“We strongly support insetting, as companies take responsibility for emissions in their own supply chain and compensate farmers for their work,” says Monast. This could mean paying farmers for environmental outcomes, paying to adopt a climate-smart practice, or helping to pay for technical assistance.

Government incentives – Last fall USDA announced it would provide $3 billion to help farmers transition to climate-smart practices through the Partnerships for Climate-Smart Commodities Program. The Inflation Reduction Act allocated another $20 billion to USDA conservation programs. In addition, beginning January 1, 2025, the Treasury Department will offer tax credits for the production and sale of low emission transportation fuels, including sustainable aviation fuel (SAF). The tax credit amount is $0.20 per gallon for non-aviation fuel and $0.35 per gallon for SAF. Farmers who can prove their grain has a lower than average carbon intensity score could, in theory, earn premiums for helping the biorefinery capture that tax credit.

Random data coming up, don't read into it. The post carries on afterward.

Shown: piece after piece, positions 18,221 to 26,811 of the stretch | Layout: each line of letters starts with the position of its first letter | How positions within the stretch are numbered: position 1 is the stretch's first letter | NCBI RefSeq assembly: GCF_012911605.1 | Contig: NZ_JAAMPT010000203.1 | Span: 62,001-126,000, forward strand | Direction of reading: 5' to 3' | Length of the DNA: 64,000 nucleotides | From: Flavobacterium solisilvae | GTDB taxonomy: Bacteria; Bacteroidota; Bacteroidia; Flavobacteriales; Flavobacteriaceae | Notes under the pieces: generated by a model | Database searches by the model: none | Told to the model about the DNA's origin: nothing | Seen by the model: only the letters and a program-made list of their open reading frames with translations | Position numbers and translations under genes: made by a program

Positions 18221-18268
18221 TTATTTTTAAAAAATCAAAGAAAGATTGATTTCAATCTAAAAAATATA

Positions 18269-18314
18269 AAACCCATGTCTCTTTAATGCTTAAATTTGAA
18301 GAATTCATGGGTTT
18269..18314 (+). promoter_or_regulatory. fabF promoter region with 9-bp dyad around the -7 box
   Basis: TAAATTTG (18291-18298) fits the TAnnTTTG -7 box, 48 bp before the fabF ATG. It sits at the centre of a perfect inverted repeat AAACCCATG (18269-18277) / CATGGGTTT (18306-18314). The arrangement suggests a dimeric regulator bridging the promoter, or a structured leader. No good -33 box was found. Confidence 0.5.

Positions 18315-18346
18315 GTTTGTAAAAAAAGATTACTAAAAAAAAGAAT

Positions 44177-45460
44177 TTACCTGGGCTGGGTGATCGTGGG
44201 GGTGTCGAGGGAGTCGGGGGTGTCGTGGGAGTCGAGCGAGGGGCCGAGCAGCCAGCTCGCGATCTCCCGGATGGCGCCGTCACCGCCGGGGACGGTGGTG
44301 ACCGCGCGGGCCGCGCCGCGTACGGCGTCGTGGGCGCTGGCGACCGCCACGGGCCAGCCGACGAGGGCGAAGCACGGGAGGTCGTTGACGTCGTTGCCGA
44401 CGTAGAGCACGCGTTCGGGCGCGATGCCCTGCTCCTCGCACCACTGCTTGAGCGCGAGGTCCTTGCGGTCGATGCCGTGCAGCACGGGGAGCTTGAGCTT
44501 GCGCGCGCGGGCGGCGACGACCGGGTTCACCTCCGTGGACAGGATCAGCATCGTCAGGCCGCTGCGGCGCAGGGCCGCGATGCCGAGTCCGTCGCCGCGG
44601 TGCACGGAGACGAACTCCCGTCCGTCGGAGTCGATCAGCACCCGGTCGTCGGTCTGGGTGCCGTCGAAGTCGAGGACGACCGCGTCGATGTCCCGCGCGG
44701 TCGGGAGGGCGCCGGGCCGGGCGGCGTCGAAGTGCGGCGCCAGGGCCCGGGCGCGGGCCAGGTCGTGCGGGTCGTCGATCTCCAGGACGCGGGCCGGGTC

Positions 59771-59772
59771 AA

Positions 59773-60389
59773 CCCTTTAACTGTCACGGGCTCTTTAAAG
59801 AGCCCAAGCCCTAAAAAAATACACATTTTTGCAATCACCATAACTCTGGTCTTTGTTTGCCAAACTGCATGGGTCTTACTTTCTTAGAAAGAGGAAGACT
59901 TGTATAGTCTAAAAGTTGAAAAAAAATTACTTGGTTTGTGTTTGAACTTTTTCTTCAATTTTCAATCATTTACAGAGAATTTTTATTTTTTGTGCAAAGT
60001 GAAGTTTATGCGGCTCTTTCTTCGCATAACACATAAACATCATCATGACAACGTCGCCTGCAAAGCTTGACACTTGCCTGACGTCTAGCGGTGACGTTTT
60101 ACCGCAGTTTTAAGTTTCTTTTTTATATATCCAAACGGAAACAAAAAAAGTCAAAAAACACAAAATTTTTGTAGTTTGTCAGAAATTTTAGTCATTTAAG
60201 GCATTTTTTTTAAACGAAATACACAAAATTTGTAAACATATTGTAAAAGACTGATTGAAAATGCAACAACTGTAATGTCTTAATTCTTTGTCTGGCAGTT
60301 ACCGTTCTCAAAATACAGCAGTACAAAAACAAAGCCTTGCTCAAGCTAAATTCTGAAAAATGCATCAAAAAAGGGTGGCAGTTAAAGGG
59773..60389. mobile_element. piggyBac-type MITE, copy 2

“We’re at a very unique moment in the U.S. when you consider the amount of money going into climate smart agriculture,” says Monast. “Some of it is packaged as a carbon program, and some of it is to support an overall movement for farmers to adopt these practices.”

What happens next

Three years ago the carbon market industry experienced an initial rush of enthusiasm, especially around soil sequestration. That excitement was quickly dampened, as farmers saw low pay outs and risk in early contract offerings. Many were interested in soil health but were discouraged because they were already engaged in climate-smart farming and a carbon contract only delivers if there is a change that leads to new lower emissions.  

So, many sat on their hands, and waited. And today?